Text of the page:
So I had a couple of big takeaways from my most recent road trip through Spain: 1) damn that country is delicious and 2) there is a skill to avoiding nausea while navigating curvy European roads and being in charge of navigation and I do not possess it.
I also learned that southern Spain is where many northern Europeans choose to die. I’m not joking. There was a preponderance of gated communities filled identical semi-detached vacation homes to house pensioners hailing from north of the continent and related big box grocery stores from said region to serve all of those pensioners. The nail on the coffin (nervous laughter) was the number of insurance companies promoting burial and return of assets services.It’s a one stop shop, kids. It was pretty much straight out of a BBC farce.
Grating tourism for the elderly aside, I met up with my man and we spent a few days tooling around Alicante and the Valencian community. We’re usually game for more off-the-beaten-path travel, but when the opportunity arose (parental birthdays that is), we jumped at the chance to eat and drink the hell out of the region. So we weren’t able to make it up to Seville (to satisfy my Game of Thrones geekdom). But we did manage to re-adjust our Circadian rhythms to the Spanish time zone of siestas and late nights, with rolling mountains, the most delicious of fruits of the sea and an endless supply of tapas, cervezas and sangria. I couldn’t think of a better way to recuperate after the marathon through London (which Cait just started!) and Copenhagen.
So I thought I’d share some of the shots of this beautiful region.
June in the south of Spain is perfect. From an expatriate in Cambodia’s point of view, the crisp mornings and evenings, and relatively sunny and cool afternoons are the perfect respite when escaping from 50°C and humidity. The sky was pretty much always a beautiful blue, whatever shade you want to call it. The streets were always pedestrian friendly (and sometimes only) and you could never get lost. We started with so much beauty in Murcia. There were palm trees upon palm trees and cacti in Elche and checking off of World Heritage Sites. Got cathedral-ed out in Orihuela. And rounded it all off in Roman ruins in Cartagena.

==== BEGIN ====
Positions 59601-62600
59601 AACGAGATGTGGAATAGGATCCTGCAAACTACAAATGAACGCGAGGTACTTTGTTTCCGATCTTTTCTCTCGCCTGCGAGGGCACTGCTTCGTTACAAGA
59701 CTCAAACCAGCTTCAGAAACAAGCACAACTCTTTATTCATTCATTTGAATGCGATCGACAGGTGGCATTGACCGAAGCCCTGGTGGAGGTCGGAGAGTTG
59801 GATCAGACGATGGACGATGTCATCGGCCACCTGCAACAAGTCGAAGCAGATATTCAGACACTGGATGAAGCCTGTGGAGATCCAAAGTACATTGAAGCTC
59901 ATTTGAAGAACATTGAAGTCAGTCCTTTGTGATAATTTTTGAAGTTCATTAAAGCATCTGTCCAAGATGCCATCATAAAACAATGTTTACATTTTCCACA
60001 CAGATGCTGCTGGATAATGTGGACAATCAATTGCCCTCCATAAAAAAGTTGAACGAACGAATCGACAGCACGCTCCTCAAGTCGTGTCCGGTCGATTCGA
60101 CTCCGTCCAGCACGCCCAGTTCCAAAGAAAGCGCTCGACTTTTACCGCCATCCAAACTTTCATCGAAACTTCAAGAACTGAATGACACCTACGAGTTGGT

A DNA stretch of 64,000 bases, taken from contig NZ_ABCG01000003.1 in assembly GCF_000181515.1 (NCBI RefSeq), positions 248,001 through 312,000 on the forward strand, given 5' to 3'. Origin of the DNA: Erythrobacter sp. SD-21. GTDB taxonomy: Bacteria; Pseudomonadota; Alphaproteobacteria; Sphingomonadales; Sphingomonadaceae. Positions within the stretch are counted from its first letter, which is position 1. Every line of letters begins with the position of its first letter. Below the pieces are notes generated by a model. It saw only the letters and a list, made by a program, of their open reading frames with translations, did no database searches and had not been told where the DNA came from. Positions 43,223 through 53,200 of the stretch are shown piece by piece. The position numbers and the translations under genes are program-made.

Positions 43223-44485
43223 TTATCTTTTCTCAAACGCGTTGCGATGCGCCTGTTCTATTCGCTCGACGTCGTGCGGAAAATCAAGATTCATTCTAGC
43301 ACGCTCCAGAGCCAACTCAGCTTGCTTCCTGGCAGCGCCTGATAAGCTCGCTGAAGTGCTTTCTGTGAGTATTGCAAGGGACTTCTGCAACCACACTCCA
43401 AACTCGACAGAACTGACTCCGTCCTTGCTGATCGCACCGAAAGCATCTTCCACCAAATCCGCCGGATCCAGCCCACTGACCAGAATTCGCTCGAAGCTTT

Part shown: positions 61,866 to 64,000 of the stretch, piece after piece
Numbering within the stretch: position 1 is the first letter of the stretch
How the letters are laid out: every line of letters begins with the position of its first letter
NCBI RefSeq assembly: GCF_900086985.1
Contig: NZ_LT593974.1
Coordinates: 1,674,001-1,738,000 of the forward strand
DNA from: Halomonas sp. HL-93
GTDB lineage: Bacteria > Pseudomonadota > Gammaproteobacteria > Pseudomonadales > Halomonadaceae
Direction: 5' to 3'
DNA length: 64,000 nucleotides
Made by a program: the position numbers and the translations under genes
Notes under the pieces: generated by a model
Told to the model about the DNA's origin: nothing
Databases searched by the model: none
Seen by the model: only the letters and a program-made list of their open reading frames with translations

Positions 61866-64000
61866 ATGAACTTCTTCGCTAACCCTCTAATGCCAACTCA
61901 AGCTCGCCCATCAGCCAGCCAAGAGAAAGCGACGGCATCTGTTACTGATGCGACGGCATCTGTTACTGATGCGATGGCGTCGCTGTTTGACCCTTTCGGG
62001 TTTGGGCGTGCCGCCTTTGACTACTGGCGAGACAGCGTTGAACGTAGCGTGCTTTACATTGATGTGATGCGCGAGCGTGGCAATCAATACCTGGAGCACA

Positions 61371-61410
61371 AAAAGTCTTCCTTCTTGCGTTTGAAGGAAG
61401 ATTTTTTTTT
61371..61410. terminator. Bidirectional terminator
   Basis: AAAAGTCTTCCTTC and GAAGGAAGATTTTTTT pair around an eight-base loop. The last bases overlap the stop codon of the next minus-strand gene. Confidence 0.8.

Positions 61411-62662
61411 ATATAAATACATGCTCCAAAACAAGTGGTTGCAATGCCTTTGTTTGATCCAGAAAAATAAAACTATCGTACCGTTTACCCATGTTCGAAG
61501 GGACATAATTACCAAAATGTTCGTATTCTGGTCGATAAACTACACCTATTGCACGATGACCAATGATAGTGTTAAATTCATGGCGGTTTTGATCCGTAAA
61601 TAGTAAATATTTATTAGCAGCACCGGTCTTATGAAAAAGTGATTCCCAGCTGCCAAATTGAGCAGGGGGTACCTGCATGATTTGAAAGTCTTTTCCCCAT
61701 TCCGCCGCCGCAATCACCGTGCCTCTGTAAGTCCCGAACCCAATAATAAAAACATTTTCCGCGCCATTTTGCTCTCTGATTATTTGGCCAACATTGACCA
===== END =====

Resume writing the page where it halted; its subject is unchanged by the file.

The city of Alicante, and especially its historic quarter, are a colourist’s fantasy come to life. Everywhere we wandered. Up the stairs and down. Out of the Museu de Arte Contemporáneo de Alicante (MACA) and around cathedrals. There was so much colour. And for someone who’s supposed to be delving into colour theory right now, I was basically at home.
With the fire of one thousand Bourdains, we drove into Dénia expecting gastronomic heaven. And we were happy to have found the next El Bulli. But we were told that the next table at El Baret de Miquel Ruiz was available in October. I still can’t forget the maitre’d’s look of disbelief when we walked in asking for a table for two. With the thought of what could have been clouding our minds, no other restaurant in Dénia really quelled our tastes. We were only left with the wont of what could have been.
But that said, the days before and after this were heaven. Being the breadbasket of Spain, the south is a treasure trove of fresh ingredients and palette bursting energy. We stocked up on our own cured boquerones and queso at markets popping up in the residential areas of Torrevieja, where we were staying (sleeping is probably more of an appropriate word). We discovered the juiciest donut-shaped pears and ate our weight in cherries. The gluttons of Rome who conquered this area millennia ago would have been proud.
We spent our last edible moments with the sun setting over ancient Roman ruins in front of us, dining al fresco on the best starters at La Catedral in Cartagena. I couldn’t have thought of a better way to end this road trip through Spain. And I couldn’t wait to explore more of the north. But I had some wurst and schnitzel waiting for me in Frankfurt.
All photos taken by Tiffany Tsang. Please request permission for use.